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History of Lincoln Astronomical Society

Lincoln Astronomical Society has its beginnings in the mid 1950's.

A group of about 6 people met at Peter Hammerton's house discussing science fiction, astronomy, space travel UFO's etc. Peter was already giving talks about our exploration of the Moon before Sputnik 1 was launched.

The society was initially called the Lincoln Interplanetary Society. After one meeting at Peter's house, the society moved to the larger property of Dr Paul Bourne. Lectures were given by Peter on the Exploration of the Moon, and Paul - on the Geology of the Moon.

In early 1959 he bought a 6 inch reflector and decided it was time to see if there were enough people in the subject to form a society. An article in the Lincolnshire Echo newspaper in May of that year produced 9 members at the inaugural meeting - only about three new faces however, possibly due to the wording of the piece in the Echo which asked for anyone who had seen little green men on Jupiter (not even Mars) to contact Peter.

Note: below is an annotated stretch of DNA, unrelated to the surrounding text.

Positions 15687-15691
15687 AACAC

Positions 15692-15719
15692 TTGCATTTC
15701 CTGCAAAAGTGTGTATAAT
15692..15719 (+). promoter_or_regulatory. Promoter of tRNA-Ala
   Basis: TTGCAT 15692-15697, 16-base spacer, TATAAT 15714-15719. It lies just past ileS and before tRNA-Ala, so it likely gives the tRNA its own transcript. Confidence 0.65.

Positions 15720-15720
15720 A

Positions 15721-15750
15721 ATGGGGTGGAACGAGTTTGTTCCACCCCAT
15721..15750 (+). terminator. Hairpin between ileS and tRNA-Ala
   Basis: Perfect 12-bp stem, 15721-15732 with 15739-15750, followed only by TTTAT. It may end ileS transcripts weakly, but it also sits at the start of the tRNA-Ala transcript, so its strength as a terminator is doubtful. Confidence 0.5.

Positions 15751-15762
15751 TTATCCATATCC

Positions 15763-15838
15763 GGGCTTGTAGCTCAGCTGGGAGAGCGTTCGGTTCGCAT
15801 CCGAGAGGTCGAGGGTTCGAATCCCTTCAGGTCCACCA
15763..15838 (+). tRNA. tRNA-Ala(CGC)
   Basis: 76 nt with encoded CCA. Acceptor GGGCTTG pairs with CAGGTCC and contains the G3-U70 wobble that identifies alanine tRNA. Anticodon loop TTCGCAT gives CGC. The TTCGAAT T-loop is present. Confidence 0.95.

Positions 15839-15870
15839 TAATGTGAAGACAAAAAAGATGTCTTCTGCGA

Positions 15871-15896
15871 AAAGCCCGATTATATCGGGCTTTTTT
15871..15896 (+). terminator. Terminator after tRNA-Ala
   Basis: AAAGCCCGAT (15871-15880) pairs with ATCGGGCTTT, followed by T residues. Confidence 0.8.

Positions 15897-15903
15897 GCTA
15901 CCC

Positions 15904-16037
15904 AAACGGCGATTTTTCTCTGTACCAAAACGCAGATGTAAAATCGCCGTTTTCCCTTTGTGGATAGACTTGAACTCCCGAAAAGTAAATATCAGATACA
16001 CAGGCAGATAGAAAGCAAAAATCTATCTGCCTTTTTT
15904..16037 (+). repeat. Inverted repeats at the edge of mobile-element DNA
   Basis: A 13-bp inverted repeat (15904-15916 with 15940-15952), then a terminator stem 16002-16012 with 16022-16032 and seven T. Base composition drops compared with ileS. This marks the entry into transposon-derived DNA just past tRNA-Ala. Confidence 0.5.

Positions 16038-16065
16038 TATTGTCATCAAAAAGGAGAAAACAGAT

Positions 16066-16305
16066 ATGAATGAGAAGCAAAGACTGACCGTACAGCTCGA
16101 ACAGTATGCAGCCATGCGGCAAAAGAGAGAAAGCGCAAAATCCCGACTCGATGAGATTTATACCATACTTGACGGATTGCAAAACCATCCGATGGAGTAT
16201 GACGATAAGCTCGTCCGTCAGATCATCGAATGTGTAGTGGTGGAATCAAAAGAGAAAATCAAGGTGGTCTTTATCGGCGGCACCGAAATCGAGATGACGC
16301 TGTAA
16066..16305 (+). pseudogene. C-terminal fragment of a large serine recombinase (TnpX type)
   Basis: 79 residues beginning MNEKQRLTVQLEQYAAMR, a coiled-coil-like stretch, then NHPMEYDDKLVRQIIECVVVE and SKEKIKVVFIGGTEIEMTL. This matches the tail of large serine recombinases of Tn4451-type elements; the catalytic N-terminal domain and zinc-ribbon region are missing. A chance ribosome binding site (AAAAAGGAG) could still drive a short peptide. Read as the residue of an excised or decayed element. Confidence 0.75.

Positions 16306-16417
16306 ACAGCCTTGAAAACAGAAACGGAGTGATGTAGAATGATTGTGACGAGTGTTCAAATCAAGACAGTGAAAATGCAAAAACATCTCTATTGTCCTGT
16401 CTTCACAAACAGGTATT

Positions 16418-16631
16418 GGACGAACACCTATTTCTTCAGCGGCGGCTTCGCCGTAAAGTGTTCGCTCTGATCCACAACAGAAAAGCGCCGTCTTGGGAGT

The first so called H.Q. was a chicken hut at North Greetwell, two miles from the Bowling Green Pub roundabout on the Wragby road outside Lincoln. Our first job was to scrape the floor clean. After three weeks hard work, the owners of the hut had achieved their objective and flung the society out and we paid 3 weeks rent.

This took the society back to the Hammerton's front room. In September 1959 the group (now 27 strong) moved to the top room of the Lincoln YMCA for a monthly meeting and continued to expand.

Meetings had now increased to two a month at the YMCA and by the AGM in September 1960 the society's named was changed to the Lincoln Astronomical Society as we knew of people who didn't want to know about space travel, they regarded it as fantasy. However, though we changed the society's title, we didn't change our aims, 'to promote interest in all things to do with space'. By now membership had increased to 40.

History of LAS

A Jumble sale was held for fund raising and the picture above shows the committee, dressed up with jumble from the forth coming sale.
From left to right: Dr Paul Bourne, Mick Kirk, Charlie Gibbons, Ray Bennett & Peter Hammerton.

A permanent home was needed and the society looked for a place where meetings could be held and an observatory could be constructed.

In late 1959 we had a large article in the Lincoln evening paper and appealed for an observation post. The article  caught the eye of Mrs Benneworth who lived on Westcliffe Street and owned a garden plot off the hillside.

History of Lincoln Astronomical Society

Peter Hammerton